40 Hours is Full Time

Effective health care reform should provide Americans with access to quality and affordable care while also encouraging economic growth. Unfortunately, flaws in the Affordable Care Act, also known as “Obamacare,” are discouraging employers from hiring and are resulting in part-time workers having their hours reduced and thus their paychecks cut.

The problem is that Obamacare defines a “full-time” employee as one who works just 30 hours a week. To protect workers, I have reintroduced the bipartisan “Forty Hours is Full Time Act,” along with Senator Joe Donnelly (D-IN), to define “full time” work as the standard 40 hours per week. This common-sense legislation is consistent with the standard for overtime eligibility under the Fair Labor Standards Act, and the usual understanding of “full-time” work.

Our bill would help ensure that millions of American workers do not have their hours, and their paychecks, reduced. The employees affected by this rule aren’t limited to any one sector. School employees, restaurant staff, seasonal employees, home care nurses, municipal workers, and many more, are all in danger of seeing their hours and paychecks cut.

Among those at risk, I am concerned that educators, school employees, and students will be particularly hard hit. As the ASAA – “The School Superintendents Association” – explained in its letter in support of our bill, Obamacare’s 30-hour threshold puts an “undue burden on school systems across the nation, many of [which] will struggle to staff their schools to meet their educational mission” while complying with this requirement.

For example, the school superintendent in Bangor has told me that Obamacare will require the school district to reduce the hours of substitute teaches to make sure they don’t exceed 29 hours a week. This will harm not only the substitute teachers who want and need more work, but it will also harm students by causing a revolving door of substitutes. And with more than 100 school districts nationwide reportedly already having cut their workers’ hours to 29 hours-a-week or fewer, this trend isn’t just limited to Maine.

During a news conference in Washington, Tom Snyder, President of Ivy Tech Community College in Indiana, told us about the unintended consequences of this law.  In an effort to keep tuition affordable, his school employs more than 4,000 adjunct faculty members this semester alone.  They are a valuable resource and bring real-life experiences into the classroom.  But because the law requires them to also count the time these teachers spend preparing for class, they are now limiting their adjunct professors to teaching just nine hours a week.  If they don’t limit the hours, the school faces an overall health care bill of more than ten million dollars, which it cannot afford.

I’ve also heard from a central Maine municipality that this provision has crippled their ability to manage their employees’ schedules and has resulted in the town laying off employees for a period of time. Generally, because the town’s seasonal employees work more than 40 hours per week during the summer months, the town has kept these employees on part-time during the winter in different departments. However, because this would bring the employees over an average of 30 hours per week for the year, and thus require the town to offer them coverage, the town lays the employees off and then is required to pay them unemployment during the layoff period. This creates instability and uncertainty for both the town and its employees as well as lower pay for the employees.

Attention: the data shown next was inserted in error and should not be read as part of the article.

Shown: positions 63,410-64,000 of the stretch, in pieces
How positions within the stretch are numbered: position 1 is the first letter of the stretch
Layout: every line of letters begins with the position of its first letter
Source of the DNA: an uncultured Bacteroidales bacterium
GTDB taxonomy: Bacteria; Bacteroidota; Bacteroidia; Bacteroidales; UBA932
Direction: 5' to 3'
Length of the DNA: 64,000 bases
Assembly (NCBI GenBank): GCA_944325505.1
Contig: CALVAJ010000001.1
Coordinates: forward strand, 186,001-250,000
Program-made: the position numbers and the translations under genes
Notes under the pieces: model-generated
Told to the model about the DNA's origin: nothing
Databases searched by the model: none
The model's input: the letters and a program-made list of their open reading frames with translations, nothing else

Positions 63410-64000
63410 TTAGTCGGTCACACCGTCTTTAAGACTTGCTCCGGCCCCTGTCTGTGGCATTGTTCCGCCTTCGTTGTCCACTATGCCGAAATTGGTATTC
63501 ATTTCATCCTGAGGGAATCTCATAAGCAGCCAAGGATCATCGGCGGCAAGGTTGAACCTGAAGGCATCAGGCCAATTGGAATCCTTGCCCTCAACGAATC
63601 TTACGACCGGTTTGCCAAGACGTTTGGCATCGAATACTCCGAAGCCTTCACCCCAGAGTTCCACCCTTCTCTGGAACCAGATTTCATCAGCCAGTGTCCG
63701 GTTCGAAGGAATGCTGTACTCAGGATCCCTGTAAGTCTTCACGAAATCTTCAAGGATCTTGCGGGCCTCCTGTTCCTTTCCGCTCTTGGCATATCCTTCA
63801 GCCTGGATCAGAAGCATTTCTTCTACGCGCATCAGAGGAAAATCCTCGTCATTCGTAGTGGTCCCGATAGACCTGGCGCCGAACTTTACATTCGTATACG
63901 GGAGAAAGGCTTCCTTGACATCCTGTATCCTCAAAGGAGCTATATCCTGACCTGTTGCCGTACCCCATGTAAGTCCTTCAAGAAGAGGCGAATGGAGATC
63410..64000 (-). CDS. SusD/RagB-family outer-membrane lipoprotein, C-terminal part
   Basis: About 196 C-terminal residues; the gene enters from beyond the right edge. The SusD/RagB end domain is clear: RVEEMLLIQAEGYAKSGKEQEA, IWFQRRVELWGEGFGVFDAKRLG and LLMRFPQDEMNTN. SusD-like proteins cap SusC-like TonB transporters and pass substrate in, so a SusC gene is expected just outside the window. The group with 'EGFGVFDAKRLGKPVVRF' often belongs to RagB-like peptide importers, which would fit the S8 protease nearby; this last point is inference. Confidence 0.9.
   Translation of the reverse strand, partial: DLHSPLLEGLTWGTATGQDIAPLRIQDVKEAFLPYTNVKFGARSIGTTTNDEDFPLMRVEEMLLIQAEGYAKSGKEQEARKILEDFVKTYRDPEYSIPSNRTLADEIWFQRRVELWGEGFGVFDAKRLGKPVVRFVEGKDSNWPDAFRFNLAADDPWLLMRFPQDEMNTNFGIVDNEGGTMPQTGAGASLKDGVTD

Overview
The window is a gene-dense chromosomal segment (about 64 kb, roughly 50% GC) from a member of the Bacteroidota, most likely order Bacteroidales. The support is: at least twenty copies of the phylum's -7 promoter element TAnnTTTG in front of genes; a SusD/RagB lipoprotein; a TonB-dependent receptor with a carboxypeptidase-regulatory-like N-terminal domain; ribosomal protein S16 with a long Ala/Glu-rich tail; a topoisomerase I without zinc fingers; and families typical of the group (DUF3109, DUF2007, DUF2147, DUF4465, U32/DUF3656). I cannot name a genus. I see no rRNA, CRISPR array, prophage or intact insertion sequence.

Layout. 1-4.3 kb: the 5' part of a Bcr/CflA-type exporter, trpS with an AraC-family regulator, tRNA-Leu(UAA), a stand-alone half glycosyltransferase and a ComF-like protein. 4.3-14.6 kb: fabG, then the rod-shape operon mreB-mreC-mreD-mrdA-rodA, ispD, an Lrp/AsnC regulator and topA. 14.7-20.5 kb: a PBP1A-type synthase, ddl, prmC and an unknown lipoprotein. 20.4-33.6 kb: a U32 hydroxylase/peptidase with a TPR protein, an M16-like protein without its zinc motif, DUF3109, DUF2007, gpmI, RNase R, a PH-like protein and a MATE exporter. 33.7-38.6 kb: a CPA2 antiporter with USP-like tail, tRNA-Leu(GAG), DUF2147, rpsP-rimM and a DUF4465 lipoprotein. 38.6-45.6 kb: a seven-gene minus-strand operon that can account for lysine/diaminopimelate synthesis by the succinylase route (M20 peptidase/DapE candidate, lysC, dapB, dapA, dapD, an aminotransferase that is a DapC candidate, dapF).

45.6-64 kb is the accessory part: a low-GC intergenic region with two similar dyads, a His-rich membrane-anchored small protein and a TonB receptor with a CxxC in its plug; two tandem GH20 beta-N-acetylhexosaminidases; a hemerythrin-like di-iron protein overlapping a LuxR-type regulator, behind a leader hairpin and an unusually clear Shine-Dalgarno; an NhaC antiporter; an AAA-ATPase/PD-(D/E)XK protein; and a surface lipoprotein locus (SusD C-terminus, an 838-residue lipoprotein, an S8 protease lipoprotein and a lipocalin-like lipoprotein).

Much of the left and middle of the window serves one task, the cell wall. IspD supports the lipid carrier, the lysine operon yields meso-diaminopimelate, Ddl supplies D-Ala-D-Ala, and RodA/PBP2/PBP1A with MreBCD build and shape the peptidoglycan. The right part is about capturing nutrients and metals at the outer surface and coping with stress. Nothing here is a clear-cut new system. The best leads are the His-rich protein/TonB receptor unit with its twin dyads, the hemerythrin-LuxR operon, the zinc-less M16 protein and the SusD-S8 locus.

The 30-hour threshold will also harm delivery of home care services. As Lisa Harvey-McPherson, a registered nurse and board member of the Home Care and Hospice Alliance of Maine, explained during a news conference in Washington, the requirement will likely result in reduced access to needed services for some of our nation’s most vulnerable citizens: home-bound seniors, individuals with disabilities, and recently discharged hospital and nursing home patients. As Lisa explained, many of the Home Care and Hospice Alliance member organizations will be forced to reduce work hours for employees or even to cease operations due to the definition of “full time” work.  If that happens, hundreds of home care workers could lose their jobs, and a thousand seniors and disabled people could lose access to home care services – and that’s just in Maine alone.

The onerous penalties under Obamacare are a powerful incentive for employers to refrain from hiring additional workers and will force some businesses to reluctantly reduce the hours of their workers. Under this troubling trend, more workers will find their hours and their earnings reduced or their jobs lost. 

Regardless of varying views on the Affordable Care Act, surely there is one thing we ought to be able to agree on: to fix this problem in the law that is hurting workers’ paychecks and creating chaos for our nation’s job creators.